An uncontrolled immune response, a lack of affective treatments and a failure to predict who will develop further complications are key features shared with conditions that affect the surface of the eye, in particular the cornea and ocular surface including the autoimmune condition Sjögren’s Syndrome, ocular graft versus host disease and complications of corneal transplantation.
In these conditions the cells of the immune system begin to travel in increased numbers to the glands of the body which produce tears, here the immune cells release large amounts of soluble protein mediators or messenger molecules, that normally signal the immune system to attack bacteria, virus or damaged cells. These molecules cause inflammation and fibrosis of the glands which ultimately stop them from working leading to severe dry eye symptoms in addition to negatively affecting patients quality of life.
Recently a network of regulators was discovered that controls inflammation and the balance of the immune response. These regulators are small pieces of genetic material termed ‘micro RNAs’. We compared eye samples from patients with Sjögren’s Syndrome to samples from healthy individuals and found that those with the Sjögren’s had abnormal levels of a certain microRNA molecules that control eye inflammation. In cells grown in the laboratory we can return these signals to halt or stop the damage caused to the eye by the cells of the immune system. We now have a list of microRNA controllers that are present in different amounts in patient cells. This information can help diagnose patients and make new, more effective drugs to treat the disease.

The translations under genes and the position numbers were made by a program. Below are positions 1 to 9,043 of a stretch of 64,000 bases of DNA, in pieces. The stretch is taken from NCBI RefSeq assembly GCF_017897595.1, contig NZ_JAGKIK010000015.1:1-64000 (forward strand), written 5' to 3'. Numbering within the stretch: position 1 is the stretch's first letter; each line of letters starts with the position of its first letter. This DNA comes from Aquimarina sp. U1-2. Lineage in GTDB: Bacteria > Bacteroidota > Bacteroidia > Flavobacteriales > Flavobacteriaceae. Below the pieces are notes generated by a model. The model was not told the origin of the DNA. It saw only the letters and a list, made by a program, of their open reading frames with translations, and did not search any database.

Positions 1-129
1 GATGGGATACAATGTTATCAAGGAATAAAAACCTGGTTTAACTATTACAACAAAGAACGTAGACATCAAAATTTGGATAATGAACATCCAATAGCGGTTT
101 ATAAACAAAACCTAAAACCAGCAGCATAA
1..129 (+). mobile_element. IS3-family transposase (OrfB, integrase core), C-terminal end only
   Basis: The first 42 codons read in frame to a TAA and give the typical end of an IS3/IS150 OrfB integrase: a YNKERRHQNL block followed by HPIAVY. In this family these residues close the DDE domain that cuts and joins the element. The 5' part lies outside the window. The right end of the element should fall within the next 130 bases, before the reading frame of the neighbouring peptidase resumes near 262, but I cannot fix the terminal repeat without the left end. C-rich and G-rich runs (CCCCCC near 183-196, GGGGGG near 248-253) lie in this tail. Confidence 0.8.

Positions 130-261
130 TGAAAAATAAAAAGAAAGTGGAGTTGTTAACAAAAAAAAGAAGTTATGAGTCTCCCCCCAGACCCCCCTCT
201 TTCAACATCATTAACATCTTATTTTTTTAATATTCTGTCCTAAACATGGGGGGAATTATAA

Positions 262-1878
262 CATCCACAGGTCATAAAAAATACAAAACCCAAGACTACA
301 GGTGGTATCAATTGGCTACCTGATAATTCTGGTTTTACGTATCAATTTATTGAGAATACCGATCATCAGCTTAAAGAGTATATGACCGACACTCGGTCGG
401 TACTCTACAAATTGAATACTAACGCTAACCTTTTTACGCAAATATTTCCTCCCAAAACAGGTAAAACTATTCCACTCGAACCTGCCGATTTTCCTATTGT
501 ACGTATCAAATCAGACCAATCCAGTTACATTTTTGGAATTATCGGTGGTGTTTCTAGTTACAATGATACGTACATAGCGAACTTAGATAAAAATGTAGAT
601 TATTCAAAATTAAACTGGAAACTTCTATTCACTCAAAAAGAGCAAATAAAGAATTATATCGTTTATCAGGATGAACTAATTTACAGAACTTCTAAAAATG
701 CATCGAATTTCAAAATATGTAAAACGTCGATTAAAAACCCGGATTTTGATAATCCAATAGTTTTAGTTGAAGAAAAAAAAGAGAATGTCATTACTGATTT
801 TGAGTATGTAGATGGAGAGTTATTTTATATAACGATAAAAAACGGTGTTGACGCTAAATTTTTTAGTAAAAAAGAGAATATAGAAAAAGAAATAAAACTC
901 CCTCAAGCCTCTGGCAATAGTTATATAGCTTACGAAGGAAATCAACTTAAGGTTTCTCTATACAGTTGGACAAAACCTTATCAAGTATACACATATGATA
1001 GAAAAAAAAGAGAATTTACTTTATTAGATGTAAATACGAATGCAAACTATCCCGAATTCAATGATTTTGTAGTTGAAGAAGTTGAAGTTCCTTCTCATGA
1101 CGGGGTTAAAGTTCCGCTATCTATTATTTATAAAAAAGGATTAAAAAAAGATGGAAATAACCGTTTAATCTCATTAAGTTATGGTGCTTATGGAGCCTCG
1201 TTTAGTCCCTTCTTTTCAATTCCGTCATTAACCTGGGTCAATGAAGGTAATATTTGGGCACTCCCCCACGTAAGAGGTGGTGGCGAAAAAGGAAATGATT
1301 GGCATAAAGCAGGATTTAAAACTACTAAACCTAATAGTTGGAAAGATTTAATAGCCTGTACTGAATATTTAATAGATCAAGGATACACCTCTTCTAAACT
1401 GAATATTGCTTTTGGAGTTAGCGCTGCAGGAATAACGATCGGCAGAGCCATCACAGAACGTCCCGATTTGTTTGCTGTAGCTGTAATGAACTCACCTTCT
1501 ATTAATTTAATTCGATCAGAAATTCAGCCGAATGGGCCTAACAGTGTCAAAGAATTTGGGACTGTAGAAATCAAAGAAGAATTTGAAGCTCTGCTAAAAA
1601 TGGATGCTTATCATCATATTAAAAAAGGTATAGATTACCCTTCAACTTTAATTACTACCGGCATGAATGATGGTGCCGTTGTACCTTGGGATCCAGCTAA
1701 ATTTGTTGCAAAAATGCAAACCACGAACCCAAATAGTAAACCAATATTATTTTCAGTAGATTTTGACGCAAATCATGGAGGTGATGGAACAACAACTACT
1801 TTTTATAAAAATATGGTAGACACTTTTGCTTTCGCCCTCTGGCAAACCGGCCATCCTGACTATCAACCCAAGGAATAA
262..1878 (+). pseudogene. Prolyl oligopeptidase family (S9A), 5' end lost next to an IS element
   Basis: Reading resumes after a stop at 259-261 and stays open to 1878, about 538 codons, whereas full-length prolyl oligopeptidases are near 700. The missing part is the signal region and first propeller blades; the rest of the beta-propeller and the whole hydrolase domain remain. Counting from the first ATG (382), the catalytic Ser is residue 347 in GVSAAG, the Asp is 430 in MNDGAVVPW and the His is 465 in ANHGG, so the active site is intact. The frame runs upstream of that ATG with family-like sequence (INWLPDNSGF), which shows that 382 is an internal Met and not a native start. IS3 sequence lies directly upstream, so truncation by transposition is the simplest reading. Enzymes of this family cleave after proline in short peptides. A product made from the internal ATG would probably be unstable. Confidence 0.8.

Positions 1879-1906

Our research programme will take the information learned from our studies of Sjögren’s Syndrome and apply them to understanding what is causing the immune system to improperly function in individuals receiving bone marrow transplant or corneal transplants, potentially leading to new treatments.
Partnerships with Sjögren’s patients have shown us the need to increase awareness of the condition as well increasing education among the public and healthcare professionals.
In collaboration with the Stephen Comiskey, Medical Photographer Royal Victoria Eye & Ear Hospital we produced a video in which Dr Emily Greenan an Ophthalmologist in the Royal Victoria Eye and Ear Hospital, describes the research she is involved in as part of her PhD with RCSI, University of Medicine and Health Sciences.
Click this link to hear how research can promote real change and lead to improvements in the lives of those living with Sjögrens